Advanced Solaris Administration

Informal classroom poll: there's still some legacy Solaris 6 in production, some 7, loads and loads of 8/9, and very little 10. Lots of people replacing Solaris with Linux (and few going the other way around).

Disksuite partitions are 9MB now. Keeping parts of the disk unused can help to keep disk heads over data, rather than mostly-empty space. (Cheap trick, but it helps to squeeze performance out if you need it.)

Use dumpadm.

Webstart Flash / Flash Archive > Jumpstart? Requires Solaris 9 though, although it can work with 8. (??)

One ought to mirror swap if one is mirroring root - so a disk failure won't necessarily cause a crash.

Swapping to files is no longer slower than swapping to a raw partition (when did this become true?) - so if you're in a pinch, create a file and add it to your swapspace.

swap -s and -l outputs differ cos the latter only talks about actual swap, -s talks about all virtual memory.

mkfile can also be used to reserve space on a new filesystem. Be a hero: reserve 10% of the space and free it up when it's absolutely required. Then buy a new disk and do the same thing.

Startup scripts have changed (?) in Solaris 10.

reboot doesn't run K files.

boot -a can be useful.

Solaris 10 has a service management facility. We expect the first "dot" release in Summer 2005.

pgrep and pkill can be useful too.

Solaris 8 doesn't support LDAP for user authentication. 9 doesn't really support ADS or LDAP password changes.

If you have a maintenance contract, you can request from Sun a Root Cause Analysis for failures.

Jumpstart in Solaris 10 will not require that you be on the same network segment. (no broadcasts?)

"Software Express" for Solaris -> exports of internal Solaris builds, but with no patches.

It is not recommended to use Jumpstart for upgrading between OS releases. One person used Live Upgrade - he hated it. Full reinstalls is still the way to go. Veritas can hurt you here.

Explorer can tell you about partitions and such.

You can use Live Upgrade for patching - it will patch one part of a mirror, and you can test the patches and revert if necessary.

files and filesystems

You can edit variables for tmpfs.

Think about cachefs on clients using NFS. Generally it's good to use, but it might not work with NFSv4.

Sun claims that UFS + journalling on Solaris 10 is as fast as Veritas.

Went over how intent logging (journalling) works. No reason not to use this on UFS filesystems.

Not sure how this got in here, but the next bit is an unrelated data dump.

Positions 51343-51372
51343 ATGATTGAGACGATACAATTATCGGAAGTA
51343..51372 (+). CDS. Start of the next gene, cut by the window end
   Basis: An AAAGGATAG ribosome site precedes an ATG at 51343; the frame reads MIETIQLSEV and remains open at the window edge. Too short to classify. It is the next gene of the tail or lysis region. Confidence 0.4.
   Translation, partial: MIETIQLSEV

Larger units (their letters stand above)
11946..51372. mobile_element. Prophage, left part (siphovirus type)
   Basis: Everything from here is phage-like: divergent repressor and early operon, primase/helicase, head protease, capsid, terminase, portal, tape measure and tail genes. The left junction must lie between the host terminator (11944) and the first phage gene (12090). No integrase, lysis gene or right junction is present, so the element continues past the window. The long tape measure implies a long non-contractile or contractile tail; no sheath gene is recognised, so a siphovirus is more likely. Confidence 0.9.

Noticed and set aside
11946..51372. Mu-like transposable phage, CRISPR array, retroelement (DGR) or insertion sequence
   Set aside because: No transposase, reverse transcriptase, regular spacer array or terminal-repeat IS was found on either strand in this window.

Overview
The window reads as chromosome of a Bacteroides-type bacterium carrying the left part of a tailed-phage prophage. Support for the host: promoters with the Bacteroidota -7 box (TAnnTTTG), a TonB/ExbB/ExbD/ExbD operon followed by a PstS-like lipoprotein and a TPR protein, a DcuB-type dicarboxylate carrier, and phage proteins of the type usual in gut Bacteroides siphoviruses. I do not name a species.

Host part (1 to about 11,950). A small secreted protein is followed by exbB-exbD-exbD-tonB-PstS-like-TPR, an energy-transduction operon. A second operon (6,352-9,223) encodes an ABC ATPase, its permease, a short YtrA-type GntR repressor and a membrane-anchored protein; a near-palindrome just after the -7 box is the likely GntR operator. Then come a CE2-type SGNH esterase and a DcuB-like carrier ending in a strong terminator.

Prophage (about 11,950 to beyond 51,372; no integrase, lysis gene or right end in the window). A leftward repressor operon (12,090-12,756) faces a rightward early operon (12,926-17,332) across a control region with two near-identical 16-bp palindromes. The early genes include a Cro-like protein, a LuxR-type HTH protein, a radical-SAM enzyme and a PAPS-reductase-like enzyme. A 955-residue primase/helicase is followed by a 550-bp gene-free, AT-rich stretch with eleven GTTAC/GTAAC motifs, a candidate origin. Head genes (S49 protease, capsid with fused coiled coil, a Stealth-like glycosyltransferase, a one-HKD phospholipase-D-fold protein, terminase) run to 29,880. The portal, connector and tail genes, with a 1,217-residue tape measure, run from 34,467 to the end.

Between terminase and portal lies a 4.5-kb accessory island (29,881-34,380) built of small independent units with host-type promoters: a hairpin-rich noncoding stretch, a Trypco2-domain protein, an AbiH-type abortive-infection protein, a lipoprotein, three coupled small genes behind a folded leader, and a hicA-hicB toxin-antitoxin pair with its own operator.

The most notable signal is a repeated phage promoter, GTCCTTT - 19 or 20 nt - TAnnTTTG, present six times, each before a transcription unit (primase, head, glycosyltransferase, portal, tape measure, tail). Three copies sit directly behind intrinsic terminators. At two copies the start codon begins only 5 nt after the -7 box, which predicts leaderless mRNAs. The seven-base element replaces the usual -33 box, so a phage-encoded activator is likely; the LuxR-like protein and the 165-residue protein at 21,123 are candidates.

fssnap not very useful, but that was some time ago. Maybe it's better now?

/proc is useful. Some bits:

  • pwait - waiting for a process to complete
  • preap - kills zombies (maybe they should have called it 12gauge)
  • ptime is better than time
  • pstop / prun - "fun" to do on a user's shell
  • use prstat instead of top (so says Sun)

ZFS is "the next great thing" - supposedly for Solaris 10, but I don't think it is now.

2.6+ can have multiple default routes, which should do load balancing but doesn't.

You can add a netmask to a route command.

Infodoc 17416 talks about autonegotiation.

IP multipathing in builds > 7/01 (Solaris 8) is solid.

He talked about Remote System Control, which sounded really neat. Also Sun Management Centre. (Center, probably.)

We can use pkgrm to get rid of things so that patches won't reinstall them. Like sendmail!

sys-unconfig to rename/number systems - say, if the IP or hostname is changing.

conserver -> console server. consadm can split console messages to different devices.

Went over a bit of tuning /etc/system - look at sysdef -i

Good debugging tools - gdb, mdb, truss (last is replaced by the truly awesome dtrace).

docs.sun.com has kernel tunables. Solaris Tunable Reference Manual.

Solaris 10 has things like /etc/default/passwd .

try setting noexec_user_stack to 1. Disables running the stack out of userland so it helps with buffer overflow issues. (Crap software.)

Sun Screen comes free with Solaris 9, but 10 has ipfilter (hurray). Edit /etc/ipf/ stuff.

Performance

psrinfo displays information on CPUs. psradm lets you bring CPUs on and offline. sdtprocess is cool too.

You have to be careful with things like iostat because output can be interpreted in many different ways. With vmstat, higher sr is bad.

try ps -y.

How much cpu time is fsflush taking? Change autoup value, especially on big DB servers. tune_t_fsflushr is also important.

mpstat is per-cpu. hit rate < 90% is bad. There's argument if > 90% is necessarily good.

sar -a is good for trend/status information.

When you're using Solaris 8 as an NFS server, you can set dfratime to defer stuff until the disk is already spinning.

Direct i/o = evil (p284 of book)

Don't mix NFS servers with others, as NFS threads have absolute priority over user threads. (Guess softbase / ds are out of luck, like elora / baffin...)

You can use the Solaris Network Cache Accelerator to improve Apache performance.

Maybe we can replace batch with Resource Manager. zones are supposed to play nice with this.

When you're tuning performance, make sure the machine will save more time than you spend tuning it!

Tools / sites:

-- MikePatterson - 26 Apr 2005

Topic revision: r2 - 2005-04-27 - MikePatterson
 
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